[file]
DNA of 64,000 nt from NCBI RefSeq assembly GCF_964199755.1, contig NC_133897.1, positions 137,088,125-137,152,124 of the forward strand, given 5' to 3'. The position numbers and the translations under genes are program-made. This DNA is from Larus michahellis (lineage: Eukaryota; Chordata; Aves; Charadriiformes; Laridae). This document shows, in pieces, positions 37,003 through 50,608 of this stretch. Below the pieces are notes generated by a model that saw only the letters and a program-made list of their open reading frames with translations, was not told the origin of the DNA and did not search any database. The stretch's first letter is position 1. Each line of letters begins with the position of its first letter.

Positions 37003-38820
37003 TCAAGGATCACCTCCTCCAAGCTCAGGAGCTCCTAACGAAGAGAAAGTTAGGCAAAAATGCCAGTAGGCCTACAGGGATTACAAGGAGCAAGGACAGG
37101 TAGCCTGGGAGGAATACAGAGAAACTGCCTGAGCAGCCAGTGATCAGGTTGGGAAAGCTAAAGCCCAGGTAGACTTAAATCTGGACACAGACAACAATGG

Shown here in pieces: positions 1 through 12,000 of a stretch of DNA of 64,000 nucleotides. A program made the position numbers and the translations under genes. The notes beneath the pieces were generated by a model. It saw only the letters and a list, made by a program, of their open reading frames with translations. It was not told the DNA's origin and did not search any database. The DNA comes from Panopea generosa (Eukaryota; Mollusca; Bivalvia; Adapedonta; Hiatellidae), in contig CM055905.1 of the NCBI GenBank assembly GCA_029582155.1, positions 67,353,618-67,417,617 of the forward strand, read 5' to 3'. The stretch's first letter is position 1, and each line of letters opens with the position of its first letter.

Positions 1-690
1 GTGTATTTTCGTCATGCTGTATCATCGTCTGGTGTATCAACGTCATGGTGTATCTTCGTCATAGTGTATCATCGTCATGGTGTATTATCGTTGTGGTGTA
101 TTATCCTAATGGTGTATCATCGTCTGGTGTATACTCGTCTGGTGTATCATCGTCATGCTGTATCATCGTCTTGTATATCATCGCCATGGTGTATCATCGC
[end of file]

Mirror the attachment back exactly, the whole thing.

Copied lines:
DNA of 64,000 nt from NCBI RefSeq assembly GCF_964199755.1, contig NC_133897.1, positions 137,088,125-137,152,124 of the forward strand, given 5' to 3'. The position numbers and the translations under genes are program-made. This DNA is from Larus michahellis (lineage: Eukaryota; Chordata; Aves; Charadriiformes; Laridae). This document shows, in pieces, positions 37,003 through 50,608 of this stretch. Below the pieces are notes generated by a model that saw only the letters and a program-made list of their open reading frames with translations, was not told the origin of the DNA and did not search any database. The stretch's first letter is position 1. Each line of letters begins with the position of its first letter.

Positions 37003-38820
37003 TCAAGGATCACCTCCTCCAAGCTCAGGAGCTCCTAACGAAGAGAAAGTTAGGCAAAAATGCCAGTAGGCCTACAGGGATTACAAGGAGCAAGGACAGG
37101 TAGCCTGGGAGGAATACAGAGAAACTGCCTGAGCAGCCAGTGATCAGGTTGGGAAAGCTAAAGCCCAGGTAGACTTAAATCTGGACACAGACAACAATGG

Shown here in pieces: positions 1 through 12,000 of a stretch of DNA of 64,000 nucleotides. A program made the position numbers and the translations under genes. The notes beneath the pieces were generated by a model. It saw only the letters and a list, made by a program, of their open reading frames with translations. It was not told the DNA's origin and did not search any database. The DNA comes from Panopea generosa (Eukaryota; Mollusca; Bivalvia; Adapedonta; Hiatellidae), in contig CM055905.1 of the NCBI GenBank assembly GCA_029582155.1, positions 67,353,618-67,417,617 of the forward strand, read 5' to 3'. The stretch's first letter is position 1, and each line of letters opens with the position of its first letter.

Positions 1-690
1 GTGTATTTTCGTCATGCTGTATCATCGTCTGGTGTATCAACGTCATGGTGTATCTTCGTCATAGTGTATCATCGTCATGGTGTATTATCGTTGTGGTGTA
101 TTATCCTAATGGTGTATCATCGTCTGGTGTATACTCGTCTGGTGTATCATCGTCATGCTGTATCATCGTCTTGTATATCATCGCCATGGTGTATCATCGC